Graduate: MS in Food Safety
"The best career advice I have to give is to take advantage of those industry opportunities and get to know your professors."
Five years ago, Amanda Yotty was a single, ambitious full-time employee at ConAgra Food Inc. in Macon, Missouri. Since then, she earned a master's degree and became a wife, a mother of two, and a regulatory manager.
"I wanted to earn a Master of Science in Food Safety because I knew it would catapult my career by helping me to understand and apply concepts related to the position I was in, as well as future positions within the food safety career trajectory," said Yotty, who now lives in Iowa. "I didn't want to go the traditional route, because that would mean interrupting my career."
Studying in the online master's degree program from the Dale Bumpers College of Agricultural, Food, and Life Sciences did not deter her from getting married, having two children and climbing in her career. She did it all and received her master's degree diploma in August 2015.
"If this program had not been available online, then I would not have been able to earn my degree," Yotty said. "During the time I took to pursue this degree, I had a family to tend to, in addition to work responsibilities."
Studying online allowed her the flexibility to combine her education and her life, she said.
"I could take time to work on my studies on a weekend, over the lunch hour, or late at night after the kids went to bed," Yotty said. "One of my favorite pictures is my first child as a newborn curled up on my chest while I studied my food toxicology textbook."
The program also fit her budget.
"The U of A was the most economical choice and had an awesome reputation in industry," Yotty said.
Online learning also provided mobility. While studying online, Yotty moved from Missouri to Omaha, Nebraska, to take a food scientist position. She then moved to Plainfield, Illinois, to take on a new position as a food safety specialist. Finally, she moved to take a position as regulatory manager in animal feed for Kent Nutrition Group in Muscatine, Iowa.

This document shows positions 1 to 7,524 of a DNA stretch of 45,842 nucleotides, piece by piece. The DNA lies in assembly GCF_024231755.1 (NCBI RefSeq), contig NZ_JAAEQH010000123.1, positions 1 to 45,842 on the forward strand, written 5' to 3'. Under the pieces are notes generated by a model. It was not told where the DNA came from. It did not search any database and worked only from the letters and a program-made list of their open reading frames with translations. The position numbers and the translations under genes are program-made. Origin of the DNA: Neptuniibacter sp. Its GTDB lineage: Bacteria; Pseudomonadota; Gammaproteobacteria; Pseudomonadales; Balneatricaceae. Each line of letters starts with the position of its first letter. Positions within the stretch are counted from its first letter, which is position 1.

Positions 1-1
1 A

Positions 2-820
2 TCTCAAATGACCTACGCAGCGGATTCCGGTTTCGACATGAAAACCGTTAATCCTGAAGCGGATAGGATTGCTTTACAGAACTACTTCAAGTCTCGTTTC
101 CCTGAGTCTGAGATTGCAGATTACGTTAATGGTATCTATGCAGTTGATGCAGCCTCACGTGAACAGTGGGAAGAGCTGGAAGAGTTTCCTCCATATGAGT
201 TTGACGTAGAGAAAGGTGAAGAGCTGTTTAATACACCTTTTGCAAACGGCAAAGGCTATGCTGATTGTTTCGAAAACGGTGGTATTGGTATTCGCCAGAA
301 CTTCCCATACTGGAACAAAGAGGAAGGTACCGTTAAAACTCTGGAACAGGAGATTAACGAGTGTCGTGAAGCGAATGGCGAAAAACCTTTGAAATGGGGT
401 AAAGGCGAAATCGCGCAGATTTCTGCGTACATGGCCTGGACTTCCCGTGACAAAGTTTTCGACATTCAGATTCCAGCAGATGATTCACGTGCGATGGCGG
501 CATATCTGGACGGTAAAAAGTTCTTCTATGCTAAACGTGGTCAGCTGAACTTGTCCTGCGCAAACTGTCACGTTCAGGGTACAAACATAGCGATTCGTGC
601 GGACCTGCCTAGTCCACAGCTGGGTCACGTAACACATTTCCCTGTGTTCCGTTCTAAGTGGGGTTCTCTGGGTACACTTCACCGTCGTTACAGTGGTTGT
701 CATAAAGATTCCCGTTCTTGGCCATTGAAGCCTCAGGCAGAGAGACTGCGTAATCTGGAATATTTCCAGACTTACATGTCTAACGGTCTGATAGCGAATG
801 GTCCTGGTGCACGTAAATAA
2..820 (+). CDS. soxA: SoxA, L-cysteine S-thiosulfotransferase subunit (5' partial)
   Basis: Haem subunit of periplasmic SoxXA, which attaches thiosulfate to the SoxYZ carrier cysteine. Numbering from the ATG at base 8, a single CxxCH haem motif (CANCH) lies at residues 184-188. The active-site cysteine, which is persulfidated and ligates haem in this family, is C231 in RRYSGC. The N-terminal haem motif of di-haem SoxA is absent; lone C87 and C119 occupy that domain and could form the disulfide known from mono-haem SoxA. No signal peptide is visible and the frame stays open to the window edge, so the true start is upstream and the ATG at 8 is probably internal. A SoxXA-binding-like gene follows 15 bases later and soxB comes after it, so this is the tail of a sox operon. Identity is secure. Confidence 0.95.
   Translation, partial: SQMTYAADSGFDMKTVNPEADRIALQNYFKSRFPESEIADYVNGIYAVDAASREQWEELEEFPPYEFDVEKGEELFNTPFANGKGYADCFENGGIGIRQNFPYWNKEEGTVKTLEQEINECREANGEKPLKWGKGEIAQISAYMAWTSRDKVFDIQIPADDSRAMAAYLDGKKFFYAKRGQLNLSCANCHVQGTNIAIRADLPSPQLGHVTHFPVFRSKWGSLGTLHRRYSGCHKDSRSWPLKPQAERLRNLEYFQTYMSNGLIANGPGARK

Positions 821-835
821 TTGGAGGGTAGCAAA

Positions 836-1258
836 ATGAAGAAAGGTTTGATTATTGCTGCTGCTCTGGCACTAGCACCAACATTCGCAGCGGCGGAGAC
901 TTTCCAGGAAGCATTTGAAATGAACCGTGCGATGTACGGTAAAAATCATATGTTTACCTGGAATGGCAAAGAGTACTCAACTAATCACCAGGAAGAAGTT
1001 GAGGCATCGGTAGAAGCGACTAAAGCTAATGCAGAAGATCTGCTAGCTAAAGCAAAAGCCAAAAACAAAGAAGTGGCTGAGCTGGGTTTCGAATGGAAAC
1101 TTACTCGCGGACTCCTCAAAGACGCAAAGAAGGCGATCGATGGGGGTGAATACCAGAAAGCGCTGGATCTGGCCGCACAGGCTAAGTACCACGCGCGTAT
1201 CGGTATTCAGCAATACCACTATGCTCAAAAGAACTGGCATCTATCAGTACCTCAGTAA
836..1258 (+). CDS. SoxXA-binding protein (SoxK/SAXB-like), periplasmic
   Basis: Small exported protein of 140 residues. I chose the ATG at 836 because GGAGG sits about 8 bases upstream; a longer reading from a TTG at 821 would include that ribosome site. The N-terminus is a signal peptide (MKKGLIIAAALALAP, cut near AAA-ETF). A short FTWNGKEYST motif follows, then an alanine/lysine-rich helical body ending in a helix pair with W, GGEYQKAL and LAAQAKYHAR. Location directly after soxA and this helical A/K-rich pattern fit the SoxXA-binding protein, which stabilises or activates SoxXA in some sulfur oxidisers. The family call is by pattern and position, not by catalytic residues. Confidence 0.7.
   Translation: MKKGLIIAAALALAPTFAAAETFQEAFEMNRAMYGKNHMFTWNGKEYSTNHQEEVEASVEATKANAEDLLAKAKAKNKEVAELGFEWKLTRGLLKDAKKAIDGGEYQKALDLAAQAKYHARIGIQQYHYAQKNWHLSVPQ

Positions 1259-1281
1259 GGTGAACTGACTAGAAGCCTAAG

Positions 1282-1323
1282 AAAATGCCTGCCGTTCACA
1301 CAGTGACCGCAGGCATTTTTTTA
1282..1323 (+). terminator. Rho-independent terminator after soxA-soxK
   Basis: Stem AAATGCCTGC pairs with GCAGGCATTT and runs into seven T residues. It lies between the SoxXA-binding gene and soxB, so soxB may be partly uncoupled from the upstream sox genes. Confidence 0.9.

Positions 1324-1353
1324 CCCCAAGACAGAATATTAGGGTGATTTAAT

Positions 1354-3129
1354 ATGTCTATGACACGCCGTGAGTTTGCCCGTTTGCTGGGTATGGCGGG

Yotty learned about the online master's degree program from John Marcy, a Division of Agriculture Cooperative Extension professor and poultry processing specialist. Yotty met Marcy during an introductory Hazard Analysis Critical Control Point course she took for professional development, a requirement by her employer at the time.
"More often than not, job descriptions list a preference for a candidate with an M.S. degree, especially when it is related to the job function," Yotty said. "Pursuing the Master of Science in Food Safety online gave me an edge as compared to those who pursued an M.S. directly following their undergraduate career."
By studying while working, she gained experience that went hand-in-hand with the degree, she said.
"This allowed me to use my knowledge gained from this program in a more direct, impactful and immediate manner," she said.
While studying online, she built connections with faculty and peers through emails and online discussion boards, she said. She also visited the Fayetteville campus once to speak with her professors, but that visit was not a program requirement.
"I did feel connected to the faculty, and they were always easy to reach if I had a question," she said. "Those professors that I connected with also helped me to connect with other industry opportunities.
"What I mean by industry opportunities is the chance to speak at a conference or do things outside of your scope of your current job," she said. "The best career advice I have to give is to take advantage of those industry opportunities and get to know your professors."
As a result of her positive experience, Yotty has recommended the programs to others in her field.
"I am a cheerleader for the M.S. in Food Safety program and have encouraged coworkers to join the program," Yotty said. "Some of them did just that, and are in the middle of the program now. Arkansas is a great school and also economical, which made it an easy decision to pursue the degree.
"This program has opened up a lot of doors for me," she said.